The national partnership group will have a challenging agenda. It will look in detail at how partnerships between schools, local authorities, universities and others can deliver the best quality in teacher education across the range of a teacher’s career. An important part of that will be developing opportunities to work towards masters-level qualifications. Through this development, we are moving towards highly successful models of teaching seen elsewhere in the world, encouraging a thirst for knowledge and intellectual ambition in the profession.
That is a challenging agenda. That is why we will set up the partnership working group immediately and ask it to report back on its proposed work programme by September 2011.
We have also identified two areas in which it would be helpful for the group to devolve some of its work, and two working groups, reporting to the national partnership group, will be set up. The first will look at areas of priority—such as specific curriculum areas or aspects of learning and teaching—that might be important to address at different stages in teachers’ careers. The second specific group will be asked to develop the clear and progressive educational leadership pathway that “Teaching Scotland’s Future” suggests.
The important work that the national partnership group will take forward and oversee will set a substantial and demanding agenda into the medium term. However, “Teaching Scotland’s Future” sets out other directions that we need to build on now. That includes inviting the GTCS, as it moves towards its new independent status, as agreed by the Education, Lifelong Learning and Culture Committee last week, to consider how it might develop a more coherent approach to teaching standards. The GTCS will also be an important partner in work with the universities to reconceptualise and develop the traditional bachelor of education degree through which many of our teachers, especially primary teachers, come into teaching.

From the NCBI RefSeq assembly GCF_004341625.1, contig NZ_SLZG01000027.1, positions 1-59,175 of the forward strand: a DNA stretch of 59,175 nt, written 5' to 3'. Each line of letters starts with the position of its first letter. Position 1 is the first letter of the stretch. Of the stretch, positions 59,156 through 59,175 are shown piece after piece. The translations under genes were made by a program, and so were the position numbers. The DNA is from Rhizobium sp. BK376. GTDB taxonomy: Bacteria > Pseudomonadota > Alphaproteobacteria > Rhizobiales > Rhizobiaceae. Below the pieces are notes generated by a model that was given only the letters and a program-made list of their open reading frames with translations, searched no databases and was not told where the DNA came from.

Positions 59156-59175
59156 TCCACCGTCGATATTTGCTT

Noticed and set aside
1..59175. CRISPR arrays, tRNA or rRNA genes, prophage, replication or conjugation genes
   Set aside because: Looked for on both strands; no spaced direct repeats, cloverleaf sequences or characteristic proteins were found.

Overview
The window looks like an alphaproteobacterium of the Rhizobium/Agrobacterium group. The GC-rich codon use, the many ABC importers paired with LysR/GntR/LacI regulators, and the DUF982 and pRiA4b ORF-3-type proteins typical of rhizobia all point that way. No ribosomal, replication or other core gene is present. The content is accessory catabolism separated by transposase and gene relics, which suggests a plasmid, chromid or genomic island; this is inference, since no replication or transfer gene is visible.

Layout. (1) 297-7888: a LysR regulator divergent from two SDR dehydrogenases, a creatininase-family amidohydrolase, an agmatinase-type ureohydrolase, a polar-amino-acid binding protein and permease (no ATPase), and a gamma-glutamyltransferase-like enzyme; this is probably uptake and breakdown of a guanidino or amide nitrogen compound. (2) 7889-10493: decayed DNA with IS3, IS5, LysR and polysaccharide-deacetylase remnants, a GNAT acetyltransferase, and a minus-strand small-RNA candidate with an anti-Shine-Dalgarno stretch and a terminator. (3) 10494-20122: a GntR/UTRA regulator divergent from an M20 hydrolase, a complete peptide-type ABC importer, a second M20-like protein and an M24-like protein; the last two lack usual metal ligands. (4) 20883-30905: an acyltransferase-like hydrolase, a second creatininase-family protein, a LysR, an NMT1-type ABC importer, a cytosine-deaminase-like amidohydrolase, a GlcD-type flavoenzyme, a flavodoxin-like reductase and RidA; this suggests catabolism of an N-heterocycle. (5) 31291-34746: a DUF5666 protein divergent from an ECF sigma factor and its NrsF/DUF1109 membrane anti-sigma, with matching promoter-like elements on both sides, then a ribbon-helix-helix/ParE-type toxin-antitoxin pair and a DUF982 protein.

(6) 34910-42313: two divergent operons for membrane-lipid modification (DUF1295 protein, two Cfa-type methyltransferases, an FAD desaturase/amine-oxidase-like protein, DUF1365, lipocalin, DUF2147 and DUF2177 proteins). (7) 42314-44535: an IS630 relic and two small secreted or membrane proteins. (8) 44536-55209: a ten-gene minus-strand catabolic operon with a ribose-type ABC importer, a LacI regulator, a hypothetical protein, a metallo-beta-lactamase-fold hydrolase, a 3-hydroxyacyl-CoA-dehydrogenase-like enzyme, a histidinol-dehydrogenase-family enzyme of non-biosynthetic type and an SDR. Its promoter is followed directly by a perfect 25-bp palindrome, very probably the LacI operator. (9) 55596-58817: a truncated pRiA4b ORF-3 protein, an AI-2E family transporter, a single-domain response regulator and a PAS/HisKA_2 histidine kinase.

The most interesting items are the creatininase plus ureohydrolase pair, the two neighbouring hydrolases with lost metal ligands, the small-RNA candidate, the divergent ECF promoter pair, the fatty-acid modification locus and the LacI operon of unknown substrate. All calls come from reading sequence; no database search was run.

A final area in which we need to take steps now is in ensuring that the right people enter initial teacher education. Therefore, the Government will work with partners to improve selection procedures. Universities are autonomous institutions with the right to select their own students; however, they must also accept that there is a legitimate wider public interest in who trains to become a teacher.
As we discuss those wider ways forward on selection, there are areas in which we need to take decisive steps to ensure quality. We need to ensure that teachers have secured the higher level of literacy and numeracy skills that they need to develop those skills in others. Therefore, we will build on the existing high standards within the teaching workforce overall by undertaking work to ensure that new entrants to the profession have or develop appropriate standards of literacy and numeracy. We will take that forward vigorously and will aim to pilot approaches with the new student intake in 2012.
As we work with our partners, the actions that I have set out today will provide a collective challenge to us all. Professor Lindsay Paterson, writing in last week’s Times Educational Supplement, captures that well. He points to the role that we, in this chamber, must play alongside the universities, schools and others. I conclude with his words:
“The stability of purpose needed for lasting reform will require political consensus and strong leadership nationally. This revolution depends on us all.”